On May 15, 2008, the California Supreme Court overturned California voters' 61 percent majority, expressed in 2000's Proposition 22, in favor of affirming marriage as the union of one man and one woman. The California court's decision is the latest in a series of judicial and legislative efforts to institutionalize a social experiment in its early stages by elevating it in law to the status of the oldest of institutions: marriage.
The legislature previously passed a domestic partnership law granting same-sex couples the benefits and privileges of marriage. What is happening now is no minor adjustment, nor a slight change in degree that just extends benefits or rights to a larger class, but a substantive change in the essence of the institution. The court's decision does not expand marriage; it alters its core meaning. To redefine marriage so that it is not intrinsically related to the relationship between fathers, mothers, and children formally severs the institution from its nature and purpose, remaking the institution into a mere contract between any two individuals.
Beyond the Competence of the Judiciary
The decision is a masterpiece of judicial activism. It is long on public policy preferences, and extremely short on law. Questions like what constitutes marriage are beyond the competence and expertise of judges. Decisions like these weaken the judicial system by causing the electorate to question the legitimacy of judicial decision-making.
As with Roe v. Wade, this decision is troubling from three angles: on the process, on the reasoning, and on the substance.
- It was an instance of the judiciary usurping the political process.
- It was poorly reasoned, abandoning the original meaning of California's constitution in order to invent a right to same-sex "marriage."
- It was wrong on the substance, comparing support for traditional marriage to racism, disregarding the nature and purpose of marriage, and ignoring the reasons for which the state has always set marriage apart from other household forms.
The California court's decision treats the push for same-sex "marriage" as the latest wave of the civil rights movement. The decision repeatedly declares that sexual orientation is just like race or ethnicity, and traditional views about marriage are the new racism. If the other branches of government aren't moving fast enough to enshrine this new "civil right" and combat this new "discrimination," then the courts will have to do it for them.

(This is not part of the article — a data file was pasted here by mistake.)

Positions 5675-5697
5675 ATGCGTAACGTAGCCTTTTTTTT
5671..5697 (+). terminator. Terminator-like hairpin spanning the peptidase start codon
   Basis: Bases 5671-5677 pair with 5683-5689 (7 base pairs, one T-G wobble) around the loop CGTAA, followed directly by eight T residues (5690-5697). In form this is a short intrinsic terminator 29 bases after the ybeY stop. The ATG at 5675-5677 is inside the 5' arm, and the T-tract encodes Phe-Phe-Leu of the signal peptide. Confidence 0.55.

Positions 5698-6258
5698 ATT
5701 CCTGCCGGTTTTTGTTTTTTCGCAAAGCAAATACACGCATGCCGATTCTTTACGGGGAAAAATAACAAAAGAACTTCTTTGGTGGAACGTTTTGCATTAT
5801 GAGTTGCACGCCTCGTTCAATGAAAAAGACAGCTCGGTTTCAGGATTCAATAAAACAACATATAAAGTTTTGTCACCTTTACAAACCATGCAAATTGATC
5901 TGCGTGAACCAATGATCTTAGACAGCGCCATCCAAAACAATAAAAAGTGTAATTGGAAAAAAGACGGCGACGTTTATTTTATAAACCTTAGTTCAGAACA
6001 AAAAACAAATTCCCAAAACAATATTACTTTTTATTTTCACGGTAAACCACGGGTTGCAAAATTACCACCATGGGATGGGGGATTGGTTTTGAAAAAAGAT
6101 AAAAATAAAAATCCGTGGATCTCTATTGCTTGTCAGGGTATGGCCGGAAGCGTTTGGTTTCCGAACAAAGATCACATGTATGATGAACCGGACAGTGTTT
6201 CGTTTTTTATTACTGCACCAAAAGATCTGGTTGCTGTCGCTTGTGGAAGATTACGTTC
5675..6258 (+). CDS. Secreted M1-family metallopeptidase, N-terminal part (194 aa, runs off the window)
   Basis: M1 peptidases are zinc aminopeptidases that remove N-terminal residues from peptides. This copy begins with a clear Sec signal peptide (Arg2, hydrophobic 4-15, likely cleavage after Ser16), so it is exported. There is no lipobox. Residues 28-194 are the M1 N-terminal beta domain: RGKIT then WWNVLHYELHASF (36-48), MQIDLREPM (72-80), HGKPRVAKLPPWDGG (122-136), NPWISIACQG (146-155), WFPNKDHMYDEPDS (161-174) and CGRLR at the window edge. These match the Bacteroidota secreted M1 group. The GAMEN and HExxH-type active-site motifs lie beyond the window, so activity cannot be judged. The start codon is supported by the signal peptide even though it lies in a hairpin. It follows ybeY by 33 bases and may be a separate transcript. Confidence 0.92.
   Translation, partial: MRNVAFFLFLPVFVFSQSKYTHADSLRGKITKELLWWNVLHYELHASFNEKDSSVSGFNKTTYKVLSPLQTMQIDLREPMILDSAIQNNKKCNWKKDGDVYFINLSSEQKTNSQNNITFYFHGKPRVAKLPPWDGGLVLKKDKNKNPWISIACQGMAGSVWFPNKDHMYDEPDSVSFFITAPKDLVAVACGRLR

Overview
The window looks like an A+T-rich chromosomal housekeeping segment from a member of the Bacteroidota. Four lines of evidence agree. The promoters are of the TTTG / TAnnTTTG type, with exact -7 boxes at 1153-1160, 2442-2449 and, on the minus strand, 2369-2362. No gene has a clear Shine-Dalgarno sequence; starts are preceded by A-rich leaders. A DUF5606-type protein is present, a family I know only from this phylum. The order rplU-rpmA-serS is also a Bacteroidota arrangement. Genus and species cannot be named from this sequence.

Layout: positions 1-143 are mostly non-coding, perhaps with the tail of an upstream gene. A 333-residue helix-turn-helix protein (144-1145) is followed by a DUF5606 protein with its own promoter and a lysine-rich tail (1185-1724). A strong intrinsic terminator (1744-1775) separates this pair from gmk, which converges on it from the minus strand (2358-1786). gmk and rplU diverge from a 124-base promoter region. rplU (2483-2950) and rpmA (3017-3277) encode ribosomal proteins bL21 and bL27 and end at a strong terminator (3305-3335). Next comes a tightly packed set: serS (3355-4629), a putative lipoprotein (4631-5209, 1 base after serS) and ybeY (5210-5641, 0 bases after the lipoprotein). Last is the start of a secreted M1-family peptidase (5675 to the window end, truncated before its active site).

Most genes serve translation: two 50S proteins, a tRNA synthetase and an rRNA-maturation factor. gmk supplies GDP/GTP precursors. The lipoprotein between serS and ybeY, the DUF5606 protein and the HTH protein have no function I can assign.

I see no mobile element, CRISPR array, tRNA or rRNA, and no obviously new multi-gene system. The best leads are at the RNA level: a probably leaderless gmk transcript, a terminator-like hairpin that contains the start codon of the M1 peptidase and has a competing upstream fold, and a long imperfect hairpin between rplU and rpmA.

The first court faced with this argument made the obvious point: "in commonsense and in a constitutional sense, there is a clear distinction between a marital restriction based merely upon race and one based upon the fundamental difference in sex" [Baker v. Nelson, 191 N.W.2d 185 (Minn., 1971)].
Overthrowing Cultural Norms
The decision isn't about "fairness." It isn't about health care benefits. It's about officially elevating homosexual relationships to the unique status of marriage.Across America, proponents of official recognition of same-sex relationships appealed to tolerance and fairness. But the California decision reveals that the push for same-sex "marriage" is not about giving same-sex couples the same health-care benefits and hospital visitation rights that married couples have. The state of California already gave same-sex couples all that. Instead, the California decision reveals that the push for same-sex "marriage" is about overthrowing cultural norms that have properly set traditional marriage apart from other household forms on the basis of tradition, legal precedent, and social-science evidence.